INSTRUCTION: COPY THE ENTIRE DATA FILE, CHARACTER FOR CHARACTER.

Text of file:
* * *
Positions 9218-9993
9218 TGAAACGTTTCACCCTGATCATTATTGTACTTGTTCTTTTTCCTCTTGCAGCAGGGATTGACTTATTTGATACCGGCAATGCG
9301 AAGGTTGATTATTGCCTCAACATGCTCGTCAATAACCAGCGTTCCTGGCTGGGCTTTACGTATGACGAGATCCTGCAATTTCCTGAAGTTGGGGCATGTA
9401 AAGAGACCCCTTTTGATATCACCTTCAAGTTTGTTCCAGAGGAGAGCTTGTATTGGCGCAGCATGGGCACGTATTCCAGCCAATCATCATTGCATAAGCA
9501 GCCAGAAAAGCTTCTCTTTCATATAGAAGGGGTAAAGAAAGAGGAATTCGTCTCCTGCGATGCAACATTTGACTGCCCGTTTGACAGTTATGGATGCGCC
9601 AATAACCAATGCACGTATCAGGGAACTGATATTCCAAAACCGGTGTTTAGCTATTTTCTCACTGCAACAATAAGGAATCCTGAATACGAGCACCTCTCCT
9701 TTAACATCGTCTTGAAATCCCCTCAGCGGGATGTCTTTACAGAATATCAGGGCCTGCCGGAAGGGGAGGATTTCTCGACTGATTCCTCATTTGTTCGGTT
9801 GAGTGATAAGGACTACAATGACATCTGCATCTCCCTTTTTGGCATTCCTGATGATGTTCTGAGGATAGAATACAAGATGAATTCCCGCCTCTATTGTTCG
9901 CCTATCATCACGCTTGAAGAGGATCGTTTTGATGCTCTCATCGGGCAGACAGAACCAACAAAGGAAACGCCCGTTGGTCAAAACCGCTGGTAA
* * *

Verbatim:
Positions 9218-9993
9218 TGAAACGTTTCACCCTGATCATTATTGTACTTGTTCTTTTTCCTCTTGCAGCAGGGATTGACTTATTTGATACCGGCAATGCG
9301 AAGGTTGATTATTGCCTCAACATGCTCGTCAATAACCAGCGTTCCTGGCTGGGCTTTACGTATGACGAGATCCTGCAATTTCCTGAAGTTGGGGCATGTA
9401 AAGAGACCCCTTTTGATATCACCTTCAAGTTTGTTCCAGAGGAGAGCTTGTATTGGCGCAGCATGGGCACGTATTCCAGCCAATCATCATTGCATAAGCA
9501 GCCAGAAAAGCTTCTCTTTCATATAGAAGGGGTAAAGAAAGAGGAATTCGTCTCCTGCGATGCAACATTTGACTGCCCGTTTGACAGTTATGGATGCGCC
9601 AATAACCAATGCACGTATCAGGGAACTGATATTCCAAAACCGGTGTTTAGCTATTTTCTCACTGCAACAATAAGGAATCCTGAATACGAGCACCTCTCCT
9701 TTAACATCGTCTTGAAATCCCCTCAGCGGGATGTCTTTACAGAATATCAGGGCCTGCCGGAAGGGGAGGATTTCTCGACTGATTCCTCATTTGTTCGGTT
9801 GAGTGATAAGGACTACAATGACATCTGCATCTCCCTTTTTGGCATTCCTGATGATGTTCTGAGGATAGAATACAAGATGAATTCCCGCCTCTATTGTTCG
9901 CCTATCATCACGCTTGAAGAGGATCGTTTTGATGCTCTCATCGGGCAGACAGAACCAACAAAGGAAACGCCCGTTGGTCAAAACCGCTGGTAA